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1.2 million people were victimized after their phones were hijacked and forced to make fraudulent clicks to porn websites when Google’s screening tools missed numerous malicious apps in its Play Store.

According to Peter Stancik, an ESET researcher, there were nearly 350 malicious Android applications uploaded to the Play Store since August. 10 of these apps were developed and successfully added to Google Play every week, bypassing the tech giant’s code-checking defense tools. Each of these apps were downloaded on average 3,600 times.

Stancik said its one of the largest malware campaigns happening on Google Play store, and still the criminals are uploading more sophisticated modifications of these malevolent apps for the Android mobile platform on the Google Play Store.

He said the porn clickers made it both in the store and compromised users’ phones. Stancik said after the apps were installed, they produced fake clicks on ads to increase revenue for operators, taking away from advertisers and endangering ad platforms.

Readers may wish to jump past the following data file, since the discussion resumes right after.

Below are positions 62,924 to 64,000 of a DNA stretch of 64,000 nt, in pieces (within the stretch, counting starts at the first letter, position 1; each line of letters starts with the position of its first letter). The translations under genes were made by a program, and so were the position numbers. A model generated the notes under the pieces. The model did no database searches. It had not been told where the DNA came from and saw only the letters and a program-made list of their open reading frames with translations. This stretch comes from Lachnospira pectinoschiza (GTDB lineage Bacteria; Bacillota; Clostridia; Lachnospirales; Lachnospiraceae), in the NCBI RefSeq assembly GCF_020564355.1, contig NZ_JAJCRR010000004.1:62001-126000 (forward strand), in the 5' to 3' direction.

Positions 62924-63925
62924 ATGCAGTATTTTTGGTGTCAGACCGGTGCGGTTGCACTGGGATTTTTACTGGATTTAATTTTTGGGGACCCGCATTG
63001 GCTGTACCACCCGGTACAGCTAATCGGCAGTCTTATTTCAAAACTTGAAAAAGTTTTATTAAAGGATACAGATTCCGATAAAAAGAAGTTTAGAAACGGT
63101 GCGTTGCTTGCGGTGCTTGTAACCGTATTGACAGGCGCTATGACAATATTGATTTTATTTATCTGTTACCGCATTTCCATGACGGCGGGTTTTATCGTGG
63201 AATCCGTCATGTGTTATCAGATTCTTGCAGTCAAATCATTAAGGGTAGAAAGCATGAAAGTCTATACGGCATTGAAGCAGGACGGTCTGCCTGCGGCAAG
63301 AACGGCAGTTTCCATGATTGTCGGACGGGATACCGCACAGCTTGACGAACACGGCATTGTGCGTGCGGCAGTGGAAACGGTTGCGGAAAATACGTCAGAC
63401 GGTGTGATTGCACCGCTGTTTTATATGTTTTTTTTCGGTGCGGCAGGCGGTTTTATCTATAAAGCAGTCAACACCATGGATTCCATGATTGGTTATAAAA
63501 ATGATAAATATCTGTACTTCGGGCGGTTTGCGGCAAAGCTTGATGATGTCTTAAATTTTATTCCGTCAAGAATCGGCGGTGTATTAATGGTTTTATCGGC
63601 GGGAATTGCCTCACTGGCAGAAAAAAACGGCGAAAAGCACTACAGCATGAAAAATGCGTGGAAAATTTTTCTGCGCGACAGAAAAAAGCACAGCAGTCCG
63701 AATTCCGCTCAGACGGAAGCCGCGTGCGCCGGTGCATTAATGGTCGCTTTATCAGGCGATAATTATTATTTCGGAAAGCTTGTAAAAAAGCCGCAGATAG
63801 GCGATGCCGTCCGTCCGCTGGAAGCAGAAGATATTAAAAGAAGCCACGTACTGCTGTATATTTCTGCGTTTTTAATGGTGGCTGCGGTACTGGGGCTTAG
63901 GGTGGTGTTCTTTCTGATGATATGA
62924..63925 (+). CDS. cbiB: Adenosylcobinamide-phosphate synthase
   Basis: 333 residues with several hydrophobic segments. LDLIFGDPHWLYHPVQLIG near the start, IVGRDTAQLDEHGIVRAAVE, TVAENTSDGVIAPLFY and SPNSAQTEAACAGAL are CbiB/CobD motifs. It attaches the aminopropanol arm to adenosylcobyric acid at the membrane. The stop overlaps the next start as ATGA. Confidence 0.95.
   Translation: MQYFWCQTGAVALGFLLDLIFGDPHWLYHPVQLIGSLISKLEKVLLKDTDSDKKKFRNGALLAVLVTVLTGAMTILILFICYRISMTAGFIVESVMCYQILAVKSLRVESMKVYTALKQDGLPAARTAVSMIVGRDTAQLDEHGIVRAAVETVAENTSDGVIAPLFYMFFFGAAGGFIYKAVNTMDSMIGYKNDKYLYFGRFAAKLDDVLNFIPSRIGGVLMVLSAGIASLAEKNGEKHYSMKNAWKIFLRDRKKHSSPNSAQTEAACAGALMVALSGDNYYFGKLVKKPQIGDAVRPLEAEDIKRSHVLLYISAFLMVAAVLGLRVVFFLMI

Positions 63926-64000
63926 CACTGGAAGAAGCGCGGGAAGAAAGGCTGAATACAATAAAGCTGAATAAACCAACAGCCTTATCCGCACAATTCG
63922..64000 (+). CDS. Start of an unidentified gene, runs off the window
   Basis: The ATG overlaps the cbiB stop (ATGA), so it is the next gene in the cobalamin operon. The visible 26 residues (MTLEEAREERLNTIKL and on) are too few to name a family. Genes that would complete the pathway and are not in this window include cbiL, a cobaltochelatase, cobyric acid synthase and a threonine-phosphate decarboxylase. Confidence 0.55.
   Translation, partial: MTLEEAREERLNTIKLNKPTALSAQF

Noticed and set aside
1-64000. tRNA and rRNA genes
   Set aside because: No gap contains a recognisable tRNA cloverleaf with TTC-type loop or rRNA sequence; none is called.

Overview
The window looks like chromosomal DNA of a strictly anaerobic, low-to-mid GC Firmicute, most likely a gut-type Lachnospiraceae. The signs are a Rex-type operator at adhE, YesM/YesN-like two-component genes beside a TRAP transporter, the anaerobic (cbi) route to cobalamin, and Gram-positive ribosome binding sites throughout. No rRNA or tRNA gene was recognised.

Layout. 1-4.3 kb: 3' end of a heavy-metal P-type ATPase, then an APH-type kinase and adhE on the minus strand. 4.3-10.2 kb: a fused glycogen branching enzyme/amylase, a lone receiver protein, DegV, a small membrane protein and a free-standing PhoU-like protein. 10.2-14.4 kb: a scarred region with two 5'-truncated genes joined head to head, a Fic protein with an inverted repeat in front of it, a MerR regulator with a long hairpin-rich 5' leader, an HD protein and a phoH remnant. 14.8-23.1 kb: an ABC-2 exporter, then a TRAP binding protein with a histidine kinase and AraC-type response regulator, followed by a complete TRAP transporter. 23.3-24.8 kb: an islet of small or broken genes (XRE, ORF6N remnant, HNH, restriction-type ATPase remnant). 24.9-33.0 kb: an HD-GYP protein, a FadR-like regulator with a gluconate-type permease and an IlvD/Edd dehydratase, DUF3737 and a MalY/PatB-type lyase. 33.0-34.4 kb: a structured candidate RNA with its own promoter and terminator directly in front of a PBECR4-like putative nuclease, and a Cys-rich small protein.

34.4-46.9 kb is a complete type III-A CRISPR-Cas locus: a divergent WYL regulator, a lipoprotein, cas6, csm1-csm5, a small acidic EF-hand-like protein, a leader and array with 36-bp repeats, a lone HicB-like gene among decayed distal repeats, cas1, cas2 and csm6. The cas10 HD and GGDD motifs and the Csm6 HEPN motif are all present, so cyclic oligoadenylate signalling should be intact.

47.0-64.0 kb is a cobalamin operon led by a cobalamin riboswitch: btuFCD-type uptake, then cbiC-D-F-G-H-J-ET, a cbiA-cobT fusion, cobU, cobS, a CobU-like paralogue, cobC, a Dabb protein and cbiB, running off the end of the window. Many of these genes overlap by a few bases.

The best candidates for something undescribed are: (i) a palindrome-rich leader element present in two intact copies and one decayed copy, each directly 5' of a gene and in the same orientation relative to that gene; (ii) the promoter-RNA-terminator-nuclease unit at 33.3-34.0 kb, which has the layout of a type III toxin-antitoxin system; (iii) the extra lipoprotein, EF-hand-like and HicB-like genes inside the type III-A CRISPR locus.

According to researchers, the victims may find their data usage bills increase but not be a victim of data theft. Prior Android malware have gone from general fraudulent advertising to stealing private and personal information from victims.

Lukáš Štefanko, an ESET researcher, said it’s a “true campaign” compared to the unrelated attacks, as these apps are the result of one family.

Although Google has taken steps to remove the apps, the attackers are still getting by.

The researching team launched a barrage of apps and software at the “verify apps” security setting, and noted that the setting only flagged malicious apps that were previously forbidden from Google’s Play Store.

Štefanko suggested Google needed to add more filters to find malicious code hidden in fake apps. He also mentioned that Google has yet to reveal how the company’s Bouncer app-filtering tool is employed.